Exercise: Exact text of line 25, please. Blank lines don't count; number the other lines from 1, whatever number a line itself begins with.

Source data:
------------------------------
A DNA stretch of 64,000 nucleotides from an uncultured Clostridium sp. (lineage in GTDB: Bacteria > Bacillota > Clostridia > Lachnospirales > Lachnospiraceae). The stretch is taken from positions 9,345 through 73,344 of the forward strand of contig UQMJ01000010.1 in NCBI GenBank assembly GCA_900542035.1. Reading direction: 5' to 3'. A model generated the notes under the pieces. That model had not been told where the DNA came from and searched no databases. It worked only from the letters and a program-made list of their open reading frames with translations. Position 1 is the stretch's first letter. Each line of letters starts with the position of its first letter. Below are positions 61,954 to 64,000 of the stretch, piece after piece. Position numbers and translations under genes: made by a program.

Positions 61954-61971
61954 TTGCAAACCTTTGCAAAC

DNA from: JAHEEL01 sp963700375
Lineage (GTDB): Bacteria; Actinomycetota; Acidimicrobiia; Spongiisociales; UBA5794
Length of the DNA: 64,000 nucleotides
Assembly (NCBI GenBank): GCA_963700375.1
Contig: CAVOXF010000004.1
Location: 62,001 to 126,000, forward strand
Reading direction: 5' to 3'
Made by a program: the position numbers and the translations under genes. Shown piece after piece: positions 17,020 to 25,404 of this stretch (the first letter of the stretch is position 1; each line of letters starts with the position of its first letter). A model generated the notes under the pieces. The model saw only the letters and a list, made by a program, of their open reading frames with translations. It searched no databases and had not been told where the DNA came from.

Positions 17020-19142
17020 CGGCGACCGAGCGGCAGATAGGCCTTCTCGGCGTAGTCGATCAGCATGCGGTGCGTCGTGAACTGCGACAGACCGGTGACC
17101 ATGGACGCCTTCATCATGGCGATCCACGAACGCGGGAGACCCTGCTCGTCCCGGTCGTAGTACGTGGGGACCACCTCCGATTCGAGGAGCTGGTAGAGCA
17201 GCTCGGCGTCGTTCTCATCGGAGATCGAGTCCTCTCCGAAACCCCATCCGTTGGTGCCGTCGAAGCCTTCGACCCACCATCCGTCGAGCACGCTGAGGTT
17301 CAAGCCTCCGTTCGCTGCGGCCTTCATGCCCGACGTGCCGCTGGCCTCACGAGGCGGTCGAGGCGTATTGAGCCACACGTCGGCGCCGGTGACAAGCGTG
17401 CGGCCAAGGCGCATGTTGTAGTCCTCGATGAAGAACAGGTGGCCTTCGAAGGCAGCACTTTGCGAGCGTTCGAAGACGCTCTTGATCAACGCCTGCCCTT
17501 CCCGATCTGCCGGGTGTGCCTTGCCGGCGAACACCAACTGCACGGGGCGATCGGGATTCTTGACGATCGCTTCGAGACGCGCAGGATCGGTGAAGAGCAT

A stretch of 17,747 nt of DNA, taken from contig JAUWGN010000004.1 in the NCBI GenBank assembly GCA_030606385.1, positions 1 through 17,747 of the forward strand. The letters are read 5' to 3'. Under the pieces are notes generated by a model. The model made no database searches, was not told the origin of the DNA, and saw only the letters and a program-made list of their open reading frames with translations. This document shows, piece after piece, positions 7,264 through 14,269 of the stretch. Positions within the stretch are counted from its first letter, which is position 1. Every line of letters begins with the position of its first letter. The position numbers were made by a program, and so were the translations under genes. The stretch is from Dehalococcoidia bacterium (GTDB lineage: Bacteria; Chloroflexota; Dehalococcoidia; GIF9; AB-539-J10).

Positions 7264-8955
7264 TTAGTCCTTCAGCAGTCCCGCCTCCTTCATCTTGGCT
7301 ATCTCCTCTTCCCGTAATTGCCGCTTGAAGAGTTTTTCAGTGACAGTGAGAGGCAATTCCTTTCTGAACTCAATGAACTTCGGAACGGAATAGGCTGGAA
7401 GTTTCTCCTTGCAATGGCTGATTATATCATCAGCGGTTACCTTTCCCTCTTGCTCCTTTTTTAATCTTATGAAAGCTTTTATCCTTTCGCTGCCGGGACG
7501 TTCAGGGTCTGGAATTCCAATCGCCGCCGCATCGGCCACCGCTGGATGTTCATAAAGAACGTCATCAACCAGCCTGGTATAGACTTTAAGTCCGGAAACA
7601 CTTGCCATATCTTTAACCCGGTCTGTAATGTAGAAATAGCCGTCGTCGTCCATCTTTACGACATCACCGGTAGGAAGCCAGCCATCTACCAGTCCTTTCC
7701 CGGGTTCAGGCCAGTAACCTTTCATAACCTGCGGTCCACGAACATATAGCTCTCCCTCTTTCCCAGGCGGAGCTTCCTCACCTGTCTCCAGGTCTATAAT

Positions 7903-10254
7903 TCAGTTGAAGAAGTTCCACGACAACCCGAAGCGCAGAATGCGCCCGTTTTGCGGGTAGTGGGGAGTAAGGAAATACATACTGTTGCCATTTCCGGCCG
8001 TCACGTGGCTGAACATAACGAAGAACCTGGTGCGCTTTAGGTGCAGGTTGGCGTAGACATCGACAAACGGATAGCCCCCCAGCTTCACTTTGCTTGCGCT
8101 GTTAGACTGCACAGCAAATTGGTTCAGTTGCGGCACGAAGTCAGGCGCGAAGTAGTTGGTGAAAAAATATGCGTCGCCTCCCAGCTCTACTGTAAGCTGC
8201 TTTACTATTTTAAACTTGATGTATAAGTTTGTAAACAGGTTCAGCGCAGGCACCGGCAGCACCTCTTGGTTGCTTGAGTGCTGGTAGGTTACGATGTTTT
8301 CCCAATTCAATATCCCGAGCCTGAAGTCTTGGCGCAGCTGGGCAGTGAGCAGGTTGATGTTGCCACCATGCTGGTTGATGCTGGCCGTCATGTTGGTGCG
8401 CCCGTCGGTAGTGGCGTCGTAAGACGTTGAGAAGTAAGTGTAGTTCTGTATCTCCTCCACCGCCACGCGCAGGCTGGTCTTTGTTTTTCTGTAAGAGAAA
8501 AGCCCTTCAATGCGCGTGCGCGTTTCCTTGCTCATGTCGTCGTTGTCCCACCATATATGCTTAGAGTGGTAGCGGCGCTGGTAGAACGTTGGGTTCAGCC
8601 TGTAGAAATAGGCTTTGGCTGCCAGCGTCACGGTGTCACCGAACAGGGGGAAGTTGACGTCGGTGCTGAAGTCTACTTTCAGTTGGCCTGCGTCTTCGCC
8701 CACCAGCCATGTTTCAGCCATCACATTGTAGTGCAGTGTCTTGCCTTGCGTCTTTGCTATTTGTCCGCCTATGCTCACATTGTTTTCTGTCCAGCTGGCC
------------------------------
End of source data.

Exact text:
7601 CTTGCCATATCTTTAACCCGGTCTGTAATGTAGAAATAGCCGTCGTCGTCCATCTTTACGACATCACCGGTAGGAAGCCAGCCATCTACCAGTCCTTTCC